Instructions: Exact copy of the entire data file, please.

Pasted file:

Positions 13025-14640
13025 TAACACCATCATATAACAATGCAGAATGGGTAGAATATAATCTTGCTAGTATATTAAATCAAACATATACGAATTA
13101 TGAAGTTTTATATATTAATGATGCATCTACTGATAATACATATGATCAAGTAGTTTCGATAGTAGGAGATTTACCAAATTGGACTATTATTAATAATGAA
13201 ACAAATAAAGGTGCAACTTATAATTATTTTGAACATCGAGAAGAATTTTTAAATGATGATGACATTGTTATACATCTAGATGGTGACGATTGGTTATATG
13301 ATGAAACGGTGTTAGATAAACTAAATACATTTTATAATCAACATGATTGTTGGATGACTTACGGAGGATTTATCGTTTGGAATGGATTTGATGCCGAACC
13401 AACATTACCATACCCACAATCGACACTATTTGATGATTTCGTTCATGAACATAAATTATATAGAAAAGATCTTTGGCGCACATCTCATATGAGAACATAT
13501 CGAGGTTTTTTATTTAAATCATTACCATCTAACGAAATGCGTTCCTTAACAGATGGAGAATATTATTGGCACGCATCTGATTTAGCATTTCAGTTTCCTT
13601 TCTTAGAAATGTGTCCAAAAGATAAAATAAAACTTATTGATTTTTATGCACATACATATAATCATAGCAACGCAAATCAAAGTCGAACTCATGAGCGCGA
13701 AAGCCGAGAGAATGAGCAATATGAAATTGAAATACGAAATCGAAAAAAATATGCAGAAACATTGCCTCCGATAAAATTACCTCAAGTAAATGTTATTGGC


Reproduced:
Positions 13025-14640
13025 TAACACCATCATATAACAATGCAGAATGGGTAGAATATAATCTTGCTAGTATATTAAATCAAACATATACGAATTA
13101 TGAAGTTTTATATATTAATGATGCATCTACTGATAATACATATGATCAAGTAGTTTCGATAGTAGGAGATTTACCAAATTGGACTATTATTAATAATGAA
13201 ACAAATAAAGGTGCAACTTATAATTATTTTGAACATCGAGAAGAATTTTTAAATGATGATGACATTGTTATACATCTAGATGGTGACGATTGGTTATATG
13301 ATGAAACGGTGTTAGATAAACTAAATACATTTTATAATCAACATGATTGTTGGATGACTTACGGAGGATTTATCGTTTGGAATGGATTTGATGCCGAACC
13401 AACATTACCATACCCACAATCGACACTATTTGATGATTTCGTTCATGAACATAAATTATATAGAAAAGATCTTTGGCGCACATCTCATATGAGAACATAT
13501 CGAGGTTTTTTATTTAAATCATTACCATCTAACGAAATGCGTTCCTTAACAGATGGAGAATATTATTGGCACGCATCTGATTTAGCATTTCAGTTTCCTT
13601 TCTTAGAAATGTGTCCAAAAGATAAAATAAAACTTATTGATTTTTATGCACATACATATAATCATAGCAACGCAAATCAAAGTCGAACTCATGAGCGCGA
13701 AAGCCGAGAGAATGAGCAATATGAAATTGAAATACGAAATCGAAAAAAATATGCAGAAACATTGCCTCCGATAAAATTACCTCAAGTAAATGTTATTGGC